LESLIE: But the bees can...
TOM: Yeah, well actually when I replaced it, Leslie, they actually swarmed around it for quite a bit of time trying to figure out ...
LESLIE: Scratching their heads...
TOM: ... what it was. Yeah, saying, 'Hmm...looks like wood. Doesn't taste like wood. I don't get it.'
LESLIE: 'Doesn't taste like it. I can't eat this. I can't drill my perfect hole in this.'
TOM: Right, so we totally removed all the fascia and that's actually what did the trick; that plus the spraying every couple of years really did the trick for us, Peter, because you're right; they are very intimidating; they really do get in your face.
Peter, thanks so much for calling us at 888-MONEY-PIT.
This is The Money Pit Home Improvement Radio Show. We are broadcasting from BookExpo America. This is the major trade show where all the book publishers come to roll out their books that are going be seen on store shelves. Our book, 'My Home, My Money Pit,' coming out in just a week or so across the country, available at book stores. Certainly hope that you will check that out.
You know, over all the years The Money Pit has been on the radio, never before has there been such an interest in eco-friendly products for the home.
LESLIE: That's why in 'My Home, My Money Pit' we are featuring green ideas, including safe and natural cleaning products. When we come back, we're going tell you how to keep a clean and green home.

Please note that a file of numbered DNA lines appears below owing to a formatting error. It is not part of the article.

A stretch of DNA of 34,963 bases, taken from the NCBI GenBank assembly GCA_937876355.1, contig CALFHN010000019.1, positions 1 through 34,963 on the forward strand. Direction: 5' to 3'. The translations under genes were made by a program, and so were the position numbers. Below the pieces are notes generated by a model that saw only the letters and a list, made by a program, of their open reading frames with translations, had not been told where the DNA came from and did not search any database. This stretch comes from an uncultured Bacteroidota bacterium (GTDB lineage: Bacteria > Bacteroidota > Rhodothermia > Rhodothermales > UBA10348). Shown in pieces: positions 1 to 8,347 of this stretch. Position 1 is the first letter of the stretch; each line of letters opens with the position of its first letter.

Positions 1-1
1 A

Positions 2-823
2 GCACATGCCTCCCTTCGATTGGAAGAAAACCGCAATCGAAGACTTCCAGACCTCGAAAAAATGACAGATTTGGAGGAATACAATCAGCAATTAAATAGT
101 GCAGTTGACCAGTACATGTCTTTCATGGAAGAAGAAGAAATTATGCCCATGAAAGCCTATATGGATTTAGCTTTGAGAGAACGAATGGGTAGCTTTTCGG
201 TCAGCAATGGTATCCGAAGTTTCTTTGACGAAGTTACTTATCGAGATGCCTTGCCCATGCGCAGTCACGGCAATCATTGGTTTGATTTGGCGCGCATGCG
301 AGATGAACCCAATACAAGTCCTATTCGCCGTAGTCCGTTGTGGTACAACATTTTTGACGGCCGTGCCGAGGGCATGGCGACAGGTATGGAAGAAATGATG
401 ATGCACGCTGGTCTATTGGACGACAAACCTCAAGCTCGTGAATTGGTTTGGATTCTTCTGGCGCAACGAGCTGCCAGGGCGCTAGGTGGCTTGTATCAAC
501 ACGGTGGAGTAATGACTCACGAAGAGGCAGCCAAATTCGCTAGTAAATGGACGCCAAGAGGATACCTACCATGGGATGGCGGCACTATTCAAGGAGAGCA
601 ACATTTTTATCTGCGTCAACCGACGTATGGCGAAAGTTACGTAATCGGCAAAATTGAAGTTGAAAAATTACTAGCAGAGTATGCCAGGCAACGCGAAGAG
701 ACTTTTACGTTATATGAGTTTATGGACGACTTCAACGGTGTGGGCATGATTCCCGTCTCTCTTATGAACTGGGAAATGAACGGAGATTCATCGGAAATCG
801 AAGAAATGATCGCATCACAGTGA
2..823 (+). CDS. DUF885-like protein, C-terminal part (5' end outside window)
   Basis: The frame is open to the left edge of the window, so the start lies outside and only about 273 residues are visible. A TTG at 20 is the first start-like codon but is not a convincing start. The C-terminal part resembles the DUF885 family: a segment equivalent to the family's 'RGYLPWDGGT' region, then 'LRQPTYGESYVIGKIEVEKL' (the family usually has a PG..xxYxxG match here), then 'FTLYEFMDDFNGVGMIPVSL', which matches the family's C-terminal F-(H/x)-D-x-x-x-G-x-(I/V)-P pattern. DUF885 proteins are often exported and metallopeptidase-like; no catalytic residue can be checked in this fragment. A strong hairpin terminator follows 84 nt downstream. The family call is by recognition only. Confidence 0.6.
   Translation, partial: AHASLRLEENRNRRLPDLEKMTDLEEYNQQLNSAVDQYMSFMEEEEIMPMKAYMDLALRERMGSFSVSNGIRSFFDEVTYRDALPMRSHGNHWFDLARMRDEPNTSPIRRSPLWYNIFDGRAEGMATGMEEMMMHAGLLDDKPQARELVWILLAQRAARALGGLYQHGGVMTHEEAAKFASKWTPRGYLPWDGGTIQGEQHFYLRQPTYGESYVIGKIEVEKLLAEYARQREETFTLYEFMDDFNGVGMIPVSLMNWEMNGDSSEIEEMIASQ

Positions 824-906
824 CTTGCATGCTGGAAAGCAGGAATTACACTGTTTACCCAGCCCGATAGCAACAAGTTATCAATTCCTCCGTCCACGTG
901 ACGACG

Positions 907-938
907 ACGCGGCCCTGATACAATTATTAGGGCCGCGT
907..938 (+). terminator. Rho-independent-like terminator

[audio timestamp: 0:17:51.6]
ANNOUNCEMENT: The Money Pit is brought to you by Behr Premium Plus Ultra Exterior paint and primer in one with advanced NanoGuard technology to help you save time and money while preserving your home's exterior finish. For more information, visit Behr.com. That's B-e-h-r.com. Behr products are available exclusively at The Home Depot. Now here are Tom and Leslie.
TOM: Making good homes better. You are listening to The Money Pit Home Improvement Radio Show. I'm Tom Kraeutler.
LESLIE: And I'm Leslie Segrete.
TOM: We're coming to you today from the 2008 BookExpo America; the book industry's premier trade show. Why? Well, we're here to celebrate and launch our first ever book, Leslie, which I'm happy to tell you is flying off of the trade show floor right now.
TOM: There's a crowd of people standing around picking up these books and walking away with them.
LESLIE: Excellent, and that book is called 'My Home, My Money Pit: Your Guide To Every Home Improvement Adventure' and we are really, really excited to finally share this with you all. And it's full of the very important and pertinent information that Tom and I bring to you every single week, along with the fun and humor, if I don't say so ourselves; I think we're a pretty fun crowd (Tom chuckles) and we like to add to the mix.
TOM: Because you can't take home improvement too seriously.
LESLIE: No. (chuckles)
TOM: After all, it is an adventure. It's fun, it's exciting, it's exhilarating and it doesn't always end up where you expect it to be. And as most of you know who have taken on a home improvement project, that is really what it's all about and that's why we're so glad to be able to bring it to you here in the pages of 'My Home, My Money Pit.'